Personal Finance: Nickel for your thoughts?
News from Chattanooga Times Free Press:

Another great debate on a burning issue is being joined: shall we eliminate the penny? Economists have advocated scrapping the one cent piece for years, but the question gained currency (excuse the pun) when President Obama mentioned it at his Google hangout last week.

The penny actually outstripped its own value some time ago, as the price of the metal plus fabrication and transportation costs relentlessly accelerated. According to the U.S. Mint, the cost of producing a 1 cent coin is 2.4 cents, arguing for either elimination or a radical redesign (plastic pennies anyone?)

In fact, the constituent elements of U.S. coinage have changed frequently over the years in a continual effort to contain the cost of production (and to combat the financial incentive to melt down the coins for their intrinsic value). The copper penny with which we are so familiar is in fact comprised mostly of zinc, with a small amount of copper plating. It weighs about one fourth as much as the first 1-cent piece and its composition has changed 10 times. During World War II, steel pennies were circulated to conserve precious supplies of copper for the war effort, and prototype aluminum pennies were coined in 1974 but never issued.

Of course, one argument against ditching th…………… continues on Chattanooga Times Free Press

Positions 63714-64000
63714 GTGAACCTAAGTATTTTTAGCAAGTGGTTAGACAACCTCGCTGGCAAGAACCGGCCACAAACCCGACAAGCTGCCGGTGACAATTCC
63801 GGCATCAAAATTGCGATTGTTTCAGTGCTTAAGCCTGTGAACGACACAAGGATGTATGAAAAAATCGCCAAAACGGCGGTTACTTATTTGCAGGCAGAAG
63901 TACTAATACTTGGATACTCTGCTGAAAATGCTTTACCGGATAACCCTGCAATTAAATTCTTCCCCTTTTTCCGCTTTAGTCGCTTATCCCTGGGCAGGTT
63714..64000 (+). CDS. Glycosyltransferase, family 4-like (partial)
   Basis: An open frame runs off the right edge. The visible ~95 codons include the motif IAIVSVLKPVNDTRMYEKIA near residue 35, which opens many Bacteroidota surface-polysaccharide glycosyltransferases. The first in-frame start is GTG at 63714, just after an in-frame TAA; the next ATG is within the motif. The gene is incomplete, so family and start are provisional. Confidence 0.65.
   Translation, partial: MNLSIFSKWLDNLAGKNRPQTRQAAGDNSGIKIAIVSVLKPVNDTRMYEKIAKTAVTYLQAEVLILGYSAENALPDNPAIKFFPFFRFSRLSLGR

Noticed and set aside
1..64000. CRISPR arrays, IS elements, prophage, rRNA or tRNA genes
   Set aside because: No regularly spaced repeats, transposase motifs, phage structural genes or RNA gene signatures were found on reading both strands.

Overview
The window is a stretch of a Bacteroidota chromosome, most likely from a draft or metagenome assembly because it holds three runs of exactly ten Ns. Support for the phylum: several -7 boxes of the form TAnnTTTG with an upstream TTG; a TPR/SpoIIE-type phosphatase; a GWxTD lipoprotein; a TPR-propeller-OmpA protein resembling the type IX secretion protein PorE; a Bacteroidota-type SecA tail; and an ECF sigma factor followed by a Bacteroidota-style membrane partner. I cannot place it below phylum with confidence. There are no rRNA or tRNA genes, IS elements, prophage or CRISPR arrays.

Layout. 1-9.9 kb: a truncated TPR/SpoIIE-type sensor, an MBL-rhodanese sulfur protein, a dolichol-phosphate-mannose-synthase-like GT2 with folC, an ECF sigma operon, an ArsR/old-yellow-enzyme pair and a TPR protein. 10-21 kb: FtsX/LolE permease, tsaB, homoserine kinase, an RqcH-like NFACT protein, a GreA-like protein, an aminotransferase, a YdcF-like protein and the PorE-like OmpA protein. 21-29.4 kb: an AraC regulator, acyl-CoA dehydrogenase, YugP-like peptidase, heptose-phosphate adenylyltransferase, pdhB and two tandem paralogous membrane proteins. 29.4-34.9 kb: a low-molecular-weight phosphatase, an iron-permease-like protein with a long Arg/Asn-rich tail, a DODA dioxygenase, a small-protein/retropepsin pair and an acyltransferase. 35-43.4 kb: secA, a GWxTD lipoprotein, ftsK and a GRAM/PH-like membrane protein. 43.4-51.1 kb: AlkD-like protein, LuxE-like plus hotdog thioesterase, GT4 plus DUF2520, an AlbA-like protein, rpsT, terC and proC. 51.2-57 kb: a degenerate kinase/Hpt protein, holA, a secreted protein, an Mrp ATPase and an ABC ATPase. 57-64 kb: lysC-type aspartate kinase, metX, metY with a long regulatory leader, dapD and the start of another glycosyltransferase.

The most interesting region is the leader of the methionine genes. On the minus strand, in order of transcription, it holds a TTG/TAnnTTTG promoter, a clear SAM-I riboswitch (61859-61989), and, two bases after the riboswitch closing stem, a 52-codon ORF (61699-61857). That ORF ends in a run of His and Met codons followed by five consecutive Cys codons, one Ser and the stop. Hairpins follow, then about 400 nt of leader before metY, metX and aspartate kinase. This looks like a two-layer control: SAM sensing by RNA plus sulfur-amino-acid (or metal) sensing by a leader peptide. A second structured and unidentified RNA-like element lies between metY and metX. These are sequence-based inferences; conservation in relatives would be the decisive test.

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How the Personal Finance Industry Is Failing America
News from Motley Fool:

Many Americans are struggling mightily with their personal finances right now. We aren’t saving enough for our retirement, and our knowledge of investing basics is poor.

Recently, we learned from an SEC study on financial literacy in the United States that “American investors lack essential knowledge of the most rudimentary financial concepts.” We also know that the condition of our retirement portfolios is downright anemic. The Washington Post reports that “53 percent of American workers 30 and older are on a path that will leave them unprepared for retirement.” And just 14% of American workers, according to the Employee Benefit Research Institute, are very confident they will have enough money to live comfortably in retirement.

How is it possible that we have end…………… continues on Motley Fool

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